delara news Delaware Amateur Radio Association, Delaware OH   VOL 36 NUMBER 12

Joe Fischer


Resistance is Futile!

At one time, I did some research on Ye Olde Spark, which is not really what this missive is about.  But, anyway, there was a revolution that took place as spark began to lose its place in the world to a new- fangled technology called continuous wave (CW).  Supposedly, the transition was somewhat acrimonious and I can imagine the old timers saying “Durn kids!  Breathing a little ozone never hurt anybody.  What’s the world coming to with that there continuing wavies, or whatever they call it?” Soon enough, the durn kids won out as radio regulatory agencies all over the world made sure that King Spark was dead and buried. Later, there was another revolution as ancient modulation, whoops – I mean amplitude modulation – started to see competition from a new-fangled technology called single sideband.  OK, let’s get technical: suppressed carrier single sideband – SCSSB.  Ever heard of that? Unlike with the spark-CW war, a few hams remember the AM-SSB skirmish.  How about: “I remember how the bands sounded when AM was the ONLY mode.  Wall to wall heterodyne.” “SSB generally stayed up above 3900 while AM ran 3800-3900.  The heterodyne mess was there, but still many hams stayed put in the heterodyne jungle below 3900 rather than joining the quackity-quack above.” “The benefit to SSB remains. That is that a far greater number of conversations without interference will fit on the band.” Eventually, SSB took over because the overcrowded phone bands could handle more signals with SSB and transmitters got a lot more stable.  Plus, it was more efficient, thus a given power would carry an SSB signal further than an AM signal.  But, AM is not dead and it still has its fans, including a member of our club. We seem to have another revolution underway right before our very eyes.  Thanks to the ever-ubiquitous Dr. Joe Taylor and another guy – Steve Franke – we have a new-fangled mode called FT8 that is sweeping the world by storm. There was a wide-ranging, and at time noisy, discussion on a top band reflector about how FT8 is killing the traditional DX challenge of 160 meters.  There has also been chatter indicating that whenever a 6 meter opening occurs, nary a peep of CW or SSB is heard but the FT8 watering hole is as crowded as the restrooms during halftime of a football game (is that a bad analogy?). I don’t know what to think.  I am not equipped for 160 meter action and the only time I head up to 6 meters is when a VHF contest is underway.  And, then, I only do CW.  I think I missed the September VHF contest so I have no personal experience with whether the bottom end of 6 meters is more dead than usual. Resistance is futile!  You will submit!  For me, I don’t see that happening anytime soon, if at all.  I have never even transmitted on AM so I still have some catching up to do.  Or regressing, perhaps. GL es 73 de Joe AA8TA dit dit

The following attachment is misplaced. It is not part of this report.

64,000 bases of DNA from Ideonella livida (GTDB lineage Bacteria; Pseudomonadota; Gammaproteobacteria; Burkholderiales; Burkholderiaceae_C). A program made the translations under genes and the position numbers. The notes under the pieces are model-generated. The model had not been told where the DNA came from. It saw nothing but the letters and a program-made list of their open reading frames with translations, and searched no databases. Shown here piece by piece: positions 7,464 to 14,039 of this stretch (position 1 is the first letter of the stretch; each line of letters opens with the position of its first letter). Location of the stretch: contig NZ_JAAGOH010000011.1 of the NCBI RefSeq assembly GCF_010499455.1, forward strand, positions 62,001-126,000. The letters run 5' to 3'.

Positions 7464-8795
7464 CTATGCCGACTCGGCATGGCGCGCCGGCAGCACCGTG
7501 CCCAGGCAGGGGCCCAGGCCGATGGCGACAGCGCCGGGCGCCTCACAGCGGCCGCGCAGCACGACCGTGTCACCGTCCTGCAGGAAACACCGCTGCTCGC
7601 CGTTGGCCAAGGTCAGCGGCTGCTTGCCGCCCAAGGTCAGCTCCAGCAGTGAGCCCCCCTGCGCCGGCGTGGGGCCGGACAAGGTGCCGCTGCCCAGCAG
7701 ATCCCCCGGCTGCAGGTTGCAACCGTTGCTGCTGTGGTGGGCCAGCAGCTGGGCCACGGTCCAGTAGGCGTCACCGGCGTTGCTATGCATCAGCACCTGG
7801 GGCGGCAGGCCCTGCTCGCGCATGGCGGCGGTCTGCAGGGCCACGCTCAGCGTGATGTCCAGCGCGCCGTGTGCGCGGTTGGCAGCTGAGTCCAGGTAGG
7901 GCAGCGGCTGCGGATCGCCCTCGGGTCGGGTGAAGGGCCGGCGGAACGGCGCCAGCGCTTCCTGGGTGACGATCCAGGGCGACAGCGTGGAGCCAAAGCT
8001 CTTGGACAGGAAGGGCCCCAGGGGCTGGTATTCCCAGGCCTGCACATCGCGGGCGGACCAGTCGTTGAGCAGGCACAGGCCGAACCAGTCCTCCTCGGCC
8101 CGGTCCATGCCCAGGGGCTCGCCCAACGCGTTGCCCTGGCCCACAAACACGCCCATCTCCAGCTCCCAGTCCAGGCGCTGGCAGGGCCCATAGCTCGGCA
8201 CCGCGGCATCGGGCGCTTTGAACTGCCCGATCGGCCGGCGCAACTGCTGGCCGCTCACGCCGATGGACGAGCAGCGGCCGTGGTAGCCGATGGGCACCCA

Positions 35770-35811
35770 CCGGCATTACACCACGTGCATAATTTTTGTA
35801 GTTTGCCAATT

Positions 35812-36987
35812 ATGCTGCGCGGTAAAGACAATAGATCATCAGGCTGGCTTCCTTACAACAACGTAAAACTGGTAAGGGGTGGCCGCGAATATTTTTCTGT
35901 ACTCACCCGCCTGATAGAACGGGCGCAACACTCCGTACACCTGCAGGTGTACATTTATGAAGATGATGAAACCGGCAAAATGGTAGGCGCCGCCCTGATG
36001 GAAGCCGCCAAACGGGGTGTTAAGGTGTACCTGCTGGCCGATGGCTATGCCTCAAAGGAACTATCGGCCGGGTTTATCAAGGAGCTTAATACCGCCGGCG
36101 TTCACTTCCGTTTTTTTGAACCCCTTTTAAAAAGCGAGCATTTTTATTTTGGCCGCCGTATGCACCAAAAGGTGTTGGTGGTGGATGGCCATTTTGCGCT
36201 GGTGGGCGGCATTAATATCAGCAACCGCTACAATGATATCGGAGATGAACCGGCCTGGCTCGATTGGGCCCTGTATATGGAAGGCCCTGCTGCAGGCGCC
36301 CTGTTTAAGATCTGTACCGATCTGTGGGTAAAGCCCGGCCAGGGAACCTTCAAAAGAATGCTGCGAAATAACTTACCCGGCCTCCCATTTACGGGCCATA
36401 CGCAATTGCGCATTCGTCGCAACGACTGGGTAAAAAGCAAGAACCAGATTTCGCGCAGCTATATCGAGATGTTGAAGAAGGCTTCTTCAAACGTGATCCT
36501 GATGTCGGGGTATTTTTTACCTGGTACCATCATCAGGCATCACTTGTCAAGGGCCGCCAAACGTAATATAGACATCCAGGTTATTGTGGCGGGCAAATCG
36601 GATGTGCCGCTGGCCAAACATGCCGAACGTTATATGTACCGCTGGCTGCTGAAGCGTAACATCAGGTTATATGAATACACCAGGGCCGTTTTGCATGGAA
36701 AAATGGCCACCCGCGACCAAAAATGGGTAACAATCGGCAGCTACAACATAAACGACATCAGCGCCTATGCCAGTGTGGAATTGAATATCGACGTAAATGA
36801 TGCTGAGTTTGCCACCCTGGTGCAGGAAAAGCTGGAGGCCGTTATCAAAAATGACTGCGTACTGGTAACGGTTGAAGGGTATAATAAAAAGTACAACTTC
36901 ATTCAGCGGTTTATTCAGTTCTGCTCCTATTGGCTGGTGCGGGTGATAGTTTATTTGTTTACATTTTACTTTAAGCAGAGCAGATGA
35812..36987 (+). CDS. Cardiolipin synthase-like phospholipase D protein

© DELARA News, the official monthly newsletter of the Delaware Amateur Radio Association, Delaware, OH